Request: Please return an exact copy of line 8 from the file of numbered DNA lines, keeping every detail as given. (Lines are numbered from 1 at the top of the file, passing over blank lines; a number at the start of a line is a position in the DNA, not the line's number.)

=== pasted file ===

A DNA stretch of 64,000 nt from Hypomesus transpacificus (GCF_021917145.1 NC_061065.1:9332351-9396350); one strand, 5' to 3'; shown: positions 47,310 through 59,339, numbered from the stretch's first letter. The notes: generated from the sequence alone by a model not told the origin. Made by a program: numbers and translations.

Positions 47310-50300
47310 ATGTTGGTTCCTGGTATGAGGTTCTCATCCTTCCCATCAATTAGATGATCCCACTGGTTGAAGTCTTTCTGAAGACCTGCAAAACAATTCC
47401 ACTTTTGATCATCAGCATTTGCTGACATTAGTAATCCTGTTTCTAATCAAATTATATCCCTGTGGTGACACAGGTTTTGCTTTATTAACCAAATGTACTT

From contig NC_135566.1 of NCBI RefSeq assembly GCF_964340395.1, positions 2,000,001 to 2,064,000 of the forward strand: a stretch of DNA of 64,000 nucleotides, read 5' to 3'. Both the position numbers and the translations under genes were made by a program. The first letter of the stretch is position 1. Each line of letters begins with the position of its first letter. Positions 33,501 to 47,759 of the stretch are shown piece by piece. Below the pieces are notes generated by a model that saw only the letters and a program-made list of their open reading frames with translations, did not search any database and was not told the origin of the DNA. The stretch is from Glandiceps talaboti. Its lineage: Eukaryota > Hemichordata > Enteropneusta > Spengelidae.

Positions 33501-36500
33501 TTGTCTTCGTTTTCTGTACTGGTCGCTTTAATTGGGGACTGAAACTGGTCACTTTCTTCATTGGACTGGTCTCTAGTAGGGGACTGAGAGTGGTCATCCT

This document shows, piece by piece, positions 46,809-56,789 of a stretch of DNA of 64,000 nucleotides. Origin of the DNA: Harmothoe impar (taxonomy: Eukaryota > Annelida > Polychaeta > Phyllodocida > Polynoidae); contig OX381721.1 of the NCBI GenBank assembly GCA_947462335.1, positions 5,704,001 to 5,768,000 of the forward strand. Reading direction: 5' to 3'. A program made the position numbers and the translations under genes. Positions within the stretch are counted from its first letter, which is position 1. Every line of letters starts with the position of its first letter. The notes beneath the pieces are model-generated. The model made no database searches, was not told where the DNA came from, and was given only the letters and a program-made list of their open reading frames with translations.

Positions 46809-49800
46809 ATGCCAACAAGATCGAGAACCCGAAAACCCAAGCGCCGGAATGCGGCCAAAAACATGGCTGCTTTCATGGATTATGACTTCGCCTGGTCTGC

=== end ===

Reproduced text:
This document shows, piece by piece, positions 46,809-56,789 of a stretch of DNA of 64,000 nucleotides. Origin of the DNA: Harmothoe impar (taxonomy: Eukaryota > Annelida > Polychaeta > Phyllodocida > Polynoidae); contig OX381721.1 of the NCBI GenBank assembly GCA_947462335.1, positions 5,704,001 to 5,768,000 of the forward strand. Reading direction: 5' to 3'. A program made the position numbers and the translations under genes. Positions within the stretch are counted from its first letter, which is position 1. Every line of letters starts with the position of its first letter. The notes beneath the pieces are model-generated. The model made no database searches, was not told where the DNA came from, and was given only the letters and a program-made list of their open reading frames with translations.